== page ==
NTSB Releases Findings From DUKW Boat Investigation
The National Transportation Safety Board has released an advance summary of its final report on the sinking of the DUKW amphibious passenger boat Stretch Duck 7. During a (remote) board meeting to discuss the report on Tuesday, NTSB officials said that the operator's decision to run tours during severe weather led to the fatal 2018 sinking on Table Rock Lake, Missouri.
The 33-foot-long, World War II-era DUKW amphibious passenger vessel, operated by Ride The Ducks of Branson, sank during a derecho - a high wind event accompanying a thunderstorm - on Table Rock Lake near Branson, Missouri. The vessel had 29 passengers and two crewmembers aboard for a tour. One crewmember and 16 passengers died in the accident.
According to NTSB, Ride the Ducks of Branson continued to operate waterborne tours after a severe thunderstorm warning had been issued. This exposed the vessel to a derecho, which resulted in waves flooding through a non-weathertight air intake hatch on the bow, causing the vessel to sink. The hatch was equipped with a springloaded damper that could not be secured against opening: it was held closed in the upward position only by spring force. As the bow dipped beneath waves, a substantial amount of water likely entered the vessel through the three-square-foot opening, NTSB found.
As in the past, NTSB identified a contributing factor: the U.S. Coast Guard’s decision not to require more reserve buoyancy in amphibious passenger vessels. NTSB investigators found that the vessel was constructed with a low freeboard, an open hull, and no subdivision or flotation, resulting in a design without adequate reserve buoyancy for safe passenger operations. An improved Ride the Ducks boat, Stretch Duck 54, was on the same lake during the same weather event; with more freeboard, more reserve buoyancy and a securable bow hatch, Stretch Duck 54 made it to shore unharmed.
Additionally, the NTSB noted the Coast Guard's previous inaction regarding regulation of emergency egress on amphibious passenger vessels with fixed canopies, which have been implicated in at least two DUKW boat casualties. In the case of the Stretch Duck 7, the closed starboard-side curtain aboard the vessel impeded the passengers’ escape and likely resulted in additional fatalities, the NTSB concluded. (Last week, the Coast Guard asked DUKW operators to voluntarily remove canopies.)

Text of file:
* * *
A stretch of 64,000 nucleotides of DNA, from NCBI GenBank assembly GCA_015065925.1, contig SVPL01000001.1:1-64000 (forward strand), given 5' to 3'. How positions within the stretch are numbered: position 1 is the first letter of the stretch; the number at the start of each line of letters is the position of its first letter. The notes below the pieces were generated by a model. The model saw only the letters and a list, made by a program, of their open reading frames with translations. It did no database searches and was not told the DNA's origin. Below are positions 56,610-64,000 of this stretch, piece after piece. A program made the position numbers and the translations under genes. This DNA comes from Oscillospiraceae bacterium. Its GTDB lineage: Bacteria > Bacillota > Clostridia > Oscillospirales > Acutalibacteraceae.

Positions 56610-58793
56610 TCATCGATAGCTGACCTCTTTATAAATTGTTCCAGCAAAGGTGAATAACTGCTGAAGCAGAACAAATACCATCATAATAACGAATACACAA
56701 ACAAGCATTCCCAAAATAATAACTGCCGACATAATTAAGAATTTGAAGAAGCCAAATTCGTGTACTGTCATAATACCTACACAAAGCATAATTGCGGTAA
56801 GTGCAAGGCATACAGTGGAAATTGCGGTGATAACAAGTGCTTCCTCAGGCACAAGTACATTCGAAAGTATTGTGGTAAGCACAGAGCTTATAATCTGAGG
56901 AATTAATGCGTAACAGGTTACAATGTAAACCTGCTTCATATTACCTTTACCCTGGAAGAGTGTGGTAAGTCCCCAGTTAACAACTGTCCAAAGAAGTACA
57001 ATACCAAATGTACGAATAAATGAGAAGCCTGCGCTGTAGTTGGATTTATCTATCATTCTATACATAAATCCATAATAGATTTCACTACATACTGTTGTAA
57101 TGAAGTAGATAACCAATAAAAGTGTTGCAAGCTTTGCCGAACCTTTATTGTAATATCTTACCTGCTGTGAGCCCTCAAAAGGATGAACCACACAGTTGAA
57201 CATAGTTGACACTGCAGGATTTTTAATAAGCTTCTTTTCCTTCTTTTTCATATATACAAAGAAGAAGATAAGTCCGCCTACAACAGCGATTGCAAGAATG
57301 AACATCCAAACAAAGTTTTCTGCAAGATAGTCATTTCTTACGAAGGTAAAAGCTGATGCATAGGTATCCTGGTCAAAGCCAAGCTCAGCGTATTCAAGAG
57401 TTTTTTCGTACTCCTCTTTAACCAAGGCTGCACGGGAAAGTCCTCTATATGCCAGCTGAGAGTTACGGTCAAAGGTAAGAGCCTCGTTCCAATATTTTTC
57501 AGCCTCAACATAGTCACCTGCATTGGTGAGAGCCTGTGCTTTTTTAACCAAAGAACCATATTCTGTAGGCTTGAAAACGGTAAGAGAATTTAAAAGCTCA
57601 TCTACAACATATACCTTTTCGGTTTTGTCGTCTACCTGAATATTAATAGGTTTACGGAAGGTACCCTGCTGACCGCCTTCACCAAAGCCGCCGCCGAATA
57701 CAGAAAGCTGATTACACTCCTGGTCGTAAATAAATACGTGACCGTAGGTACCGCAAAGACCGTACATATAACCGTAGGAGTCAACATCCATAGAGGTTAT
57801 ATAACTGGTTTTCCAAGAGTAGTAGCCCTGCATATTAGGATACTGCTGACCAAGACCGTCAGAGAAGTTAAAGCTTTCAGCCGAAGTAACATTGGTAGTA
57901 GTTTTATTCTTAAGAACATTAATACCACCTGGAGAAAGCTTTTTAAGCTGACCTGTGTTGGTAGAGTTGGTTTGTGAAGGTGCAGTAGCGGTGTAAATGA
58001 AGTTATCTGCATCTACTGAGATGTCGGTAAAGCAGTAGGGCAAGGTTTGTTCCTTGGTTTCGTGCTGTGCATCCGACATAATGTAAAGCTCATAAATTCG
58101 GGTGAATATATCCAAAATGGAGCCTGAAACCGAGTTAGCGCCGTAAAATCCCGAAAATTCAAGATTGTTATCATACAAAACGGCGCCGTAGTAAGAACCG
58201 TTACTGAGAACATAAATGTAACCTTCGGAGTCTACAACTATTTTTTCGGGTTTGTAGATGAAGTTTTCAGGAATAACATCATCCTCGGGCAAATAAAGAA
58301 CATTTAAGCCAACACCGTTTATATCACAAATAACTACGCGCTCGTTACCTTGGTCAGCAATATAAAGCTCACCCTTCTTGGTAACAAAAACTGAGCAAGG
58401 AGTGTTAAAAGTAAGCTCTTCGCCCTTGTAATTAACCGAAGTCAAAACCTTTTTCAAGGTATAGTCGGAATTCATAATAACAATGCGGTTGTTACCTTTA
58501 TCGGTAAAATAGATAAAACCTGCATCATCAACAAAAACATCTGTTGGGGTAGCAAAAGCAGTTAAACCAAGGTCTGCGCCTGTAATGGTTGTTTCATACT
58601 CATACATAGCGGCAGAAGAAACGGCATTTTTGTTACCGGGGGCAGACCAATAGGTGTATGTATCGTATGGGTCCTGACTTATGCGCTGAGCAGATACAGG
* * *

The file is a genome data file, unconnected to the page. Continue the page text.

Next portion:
The main factor in the sinking, NTSB asserted, was the operator's decision to sail. During the investigation, NTSB officials documented that the National Weather Service had issued a severe thunderstorm watch for the area several hours before the sinking. That watch was followed by a severe thunderstorm warning one minute before Stretch Duck 7 departed the shoreside boarding facility, which was about six miles from the lake where the tours began and ended. Investigators noted three other company vessels also entered the lake after the severe thunderstorm warning was issued.
“Had Ride The Ducks employees taken more appropriate actions and made better decisions, it is likely the duck boat would not have sunk, because they would not have continued operations based on the weather forecast and prevailing conditions,” said NTSB Chairman Robert Sumwalt.
The NTSB issued six safety recommendations, with three issued to Ripley Entertainment Inc. (dba Ride The Ducks) and three to the U.S. Coast Guard. These recommendations address safety issues including company oversight, engine compartment ventilation closures, reserve buoyancy, survivability, weather training for mariners and Coast Guard guidance.
The NTSB issued two high-priority safety recommendations last November, calling for sufficient reserve buoyancy and improved emergency escape provisions on DUKW amphibious passenger vessels.
The NTSB's final investigation report is expected to be published in the next few weeks. In the interim, the abstract is available here.